Across the country, hundreds of ministers and pastors desperate to reach young congregants have drawn concern and criticism through their use of an unusual recruiting tool: the immersive and violent video game Halo. The latest iteration of the immensely popular space epic, Halo 3, was released nearly two weeks ago by Microsoft and has already passed $300 million in sales.
Far from being defensive, church leaders who support Halo — despite its “thou shalt kill” credo — celebrate it as a modern and sometimes singularly effective tool. It is crucial, they say, to reach the elusive audience of boys and young men. Witness the basement on a recent Sunday at the Colorado Community Church in the Englewood area of Denver, where Tim Foster, 12, and Chris Graham, 14, sat in front of three TVs, locked in violent virtual combat as they navigated on-screen characters through lethal gun bursts. Tim explained the game’s allure: “It’s just fun blowing people up.”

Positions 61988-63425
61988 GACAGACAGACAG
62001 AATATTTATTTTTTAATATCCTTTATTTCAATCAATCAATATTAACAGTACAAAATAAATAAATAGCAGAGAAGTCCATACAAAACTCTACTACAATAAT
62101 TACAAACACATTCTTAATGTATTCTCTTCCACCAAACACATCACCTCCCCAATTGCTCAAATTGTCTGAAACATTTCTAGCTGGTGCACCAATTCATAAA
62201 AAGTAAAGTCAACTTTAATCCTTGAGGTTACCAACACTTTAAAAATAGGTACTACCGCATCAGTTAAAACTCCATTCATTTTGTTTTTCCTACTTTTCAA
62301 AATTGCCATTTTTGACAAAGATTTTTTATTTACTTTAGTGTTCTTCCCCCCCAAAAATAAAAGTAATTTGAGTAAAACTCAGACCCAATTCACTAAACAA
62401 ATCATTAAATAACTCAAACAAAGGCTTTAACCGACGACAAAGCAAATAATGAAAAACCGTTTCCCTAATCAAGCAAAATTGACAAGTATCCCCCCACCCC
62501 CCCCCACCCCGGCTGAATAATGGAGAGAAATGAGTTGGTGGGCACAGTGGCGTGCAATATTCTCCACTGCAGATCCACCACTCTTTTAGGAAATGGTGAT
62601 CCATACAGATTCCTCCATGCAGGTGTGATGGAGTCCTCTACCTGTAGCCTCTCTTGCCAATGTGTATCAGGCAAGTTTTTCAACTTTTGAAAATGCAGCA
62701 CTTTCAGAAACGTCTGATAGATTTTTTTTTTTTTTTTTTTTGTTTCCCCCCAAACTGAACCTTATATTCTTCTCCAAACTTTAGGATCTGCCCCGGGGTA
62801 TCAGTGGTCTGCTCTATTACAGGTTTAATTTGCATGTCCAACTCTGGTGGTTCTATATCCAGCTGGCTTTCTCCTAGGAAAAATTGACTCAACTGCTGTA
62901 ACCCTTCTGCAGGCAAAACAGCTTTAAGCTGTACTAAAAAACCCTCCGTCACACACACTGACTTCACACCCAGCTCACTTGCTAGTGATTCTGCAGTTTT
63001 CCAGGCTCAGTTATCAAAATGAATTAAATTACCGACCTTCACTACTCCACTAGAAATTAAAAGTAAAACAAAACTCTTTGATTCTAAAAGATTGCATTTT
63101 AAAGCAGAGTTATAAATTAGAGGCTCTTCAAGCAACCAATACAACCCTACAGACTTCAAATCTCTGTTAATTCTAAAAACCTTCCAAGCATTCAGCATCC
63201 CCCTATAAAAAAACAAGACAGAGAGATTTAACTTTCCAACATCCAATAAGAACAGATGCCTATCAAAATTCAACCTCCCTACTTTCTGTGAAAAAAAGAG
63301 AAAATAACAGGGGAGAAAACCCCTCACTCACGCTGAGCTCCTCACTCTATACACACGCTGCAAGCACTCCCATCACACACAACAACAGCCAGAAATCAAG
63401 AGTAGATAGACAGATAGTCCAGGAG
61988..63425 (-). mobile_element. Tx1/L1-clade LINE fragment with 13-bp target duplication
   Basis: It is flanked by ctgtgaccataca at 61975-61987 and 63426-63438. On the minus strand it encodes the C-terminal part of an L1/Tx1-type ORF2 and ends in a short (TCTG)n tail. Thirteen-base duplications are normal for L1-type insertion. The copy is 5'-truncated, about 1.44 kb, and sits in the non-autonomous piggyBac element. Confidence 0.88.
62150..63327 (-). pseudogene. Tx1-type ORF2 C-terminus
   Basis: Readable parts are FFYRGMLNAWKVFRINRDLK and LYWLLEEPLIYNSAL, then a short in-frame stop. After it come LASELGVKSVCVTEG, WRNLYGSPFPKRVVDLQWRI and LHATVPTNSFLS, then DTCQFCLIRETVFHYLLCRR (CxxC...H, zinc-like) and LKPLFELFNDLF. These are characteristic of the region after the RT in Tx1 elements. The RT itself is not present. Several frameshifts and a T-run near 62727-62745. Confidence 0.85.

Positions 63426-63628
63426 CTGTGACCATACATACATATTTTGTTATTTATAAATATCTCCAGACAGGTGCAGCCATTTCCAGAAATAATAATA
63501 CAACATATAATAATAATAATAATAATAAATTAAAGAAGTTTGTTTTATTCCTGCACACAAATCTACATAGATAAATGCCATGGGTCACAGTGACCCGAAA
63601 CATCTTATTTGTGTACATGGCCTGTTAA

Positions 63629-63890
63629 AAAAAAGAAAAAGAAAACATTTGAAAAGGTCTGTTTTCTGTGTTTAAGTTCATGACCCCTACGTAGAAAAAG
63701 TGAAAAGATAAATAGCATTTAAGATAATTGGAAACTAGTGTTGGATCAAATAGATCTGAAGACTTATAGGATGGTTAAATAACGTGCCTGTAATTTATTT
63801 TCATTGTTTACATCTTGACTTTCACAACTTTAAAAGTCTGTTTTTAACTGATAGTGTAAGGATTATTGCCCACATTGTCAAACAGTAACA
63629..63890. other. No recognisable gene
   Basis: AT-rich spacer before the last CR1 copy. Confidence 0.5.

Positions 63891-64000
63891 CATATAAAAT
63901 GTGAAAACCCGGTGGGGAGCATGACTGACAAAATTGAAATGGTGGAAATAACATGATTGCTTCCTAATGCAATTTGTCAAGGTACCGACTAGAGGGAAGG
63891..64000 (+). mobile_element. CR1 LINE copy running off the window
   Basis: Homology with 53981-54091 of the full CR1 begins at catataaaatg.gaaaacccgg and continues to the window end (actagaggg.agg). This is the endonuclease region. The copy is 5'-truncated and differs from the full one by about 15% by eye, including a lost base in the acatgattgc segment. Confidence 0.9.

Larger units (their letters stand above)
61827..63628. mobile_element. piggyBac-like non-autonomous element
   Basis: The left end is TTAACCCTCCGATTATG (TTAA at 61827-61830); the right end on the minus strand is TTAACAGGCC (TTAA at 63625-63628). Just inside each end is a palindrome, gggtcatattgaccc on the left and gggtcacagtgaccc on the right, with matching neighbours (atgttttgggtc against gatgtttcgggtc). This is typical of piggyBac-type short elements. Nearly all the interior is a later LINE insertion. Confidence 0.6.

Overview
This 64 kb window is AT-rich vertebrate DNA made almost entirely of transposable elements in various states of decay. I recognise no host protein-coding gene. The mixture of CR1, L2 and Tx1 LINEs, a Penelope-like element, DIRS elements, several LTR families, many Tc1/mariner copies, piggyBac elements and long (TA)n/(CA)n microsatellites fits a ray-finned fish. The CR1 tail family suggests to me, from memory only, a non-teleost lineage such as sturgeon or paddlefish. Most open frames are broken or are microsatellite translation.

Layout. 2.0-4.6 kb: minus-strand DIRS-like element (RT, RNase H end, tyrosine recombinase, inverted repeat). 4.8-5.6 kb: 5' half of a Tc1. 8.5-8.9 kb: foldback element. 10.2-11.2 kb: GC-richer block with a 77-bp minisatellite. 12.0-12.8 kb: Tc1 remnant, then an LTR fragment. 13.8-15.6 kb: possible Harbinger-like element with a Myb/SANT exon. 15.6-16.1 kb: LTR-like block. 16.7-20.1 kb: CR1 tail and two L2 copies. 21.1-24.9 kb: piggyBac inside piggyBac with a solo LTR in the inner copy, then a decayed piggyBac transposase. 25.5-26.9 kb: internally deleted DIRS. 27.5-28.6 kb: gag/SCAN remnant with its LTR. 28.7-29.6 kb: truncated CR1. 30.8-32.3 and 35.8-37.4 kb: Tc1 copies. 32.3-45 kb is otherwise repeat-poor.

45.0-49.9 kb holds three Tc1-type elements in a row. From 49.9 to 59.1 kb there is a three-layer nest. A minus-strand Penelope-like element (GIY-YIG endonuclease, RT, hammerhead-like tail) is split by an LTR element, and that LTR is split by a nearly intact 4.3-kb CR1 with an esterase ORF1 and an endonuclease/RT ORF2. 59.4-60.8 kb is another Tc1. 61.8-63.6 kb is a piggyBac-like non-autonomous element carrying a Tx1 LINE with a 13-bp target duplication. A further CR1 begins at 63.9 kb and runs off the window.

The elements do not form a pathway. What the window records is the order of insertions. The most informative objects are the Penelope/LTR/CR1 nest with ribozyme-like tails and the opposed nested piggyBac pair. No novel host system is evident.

Once they come for the games, Gregg Barbour, the youth minister of the church said, they will stay for his Christian message. “We want to make it hard for teenagers to go to hell,” Mr. Barbour wrote in a letter to parents at the church.
As my daughter asked, why don't they just hire prostitutes to have sex with all the teenage boys? Wouldn't that keep them coming back, too?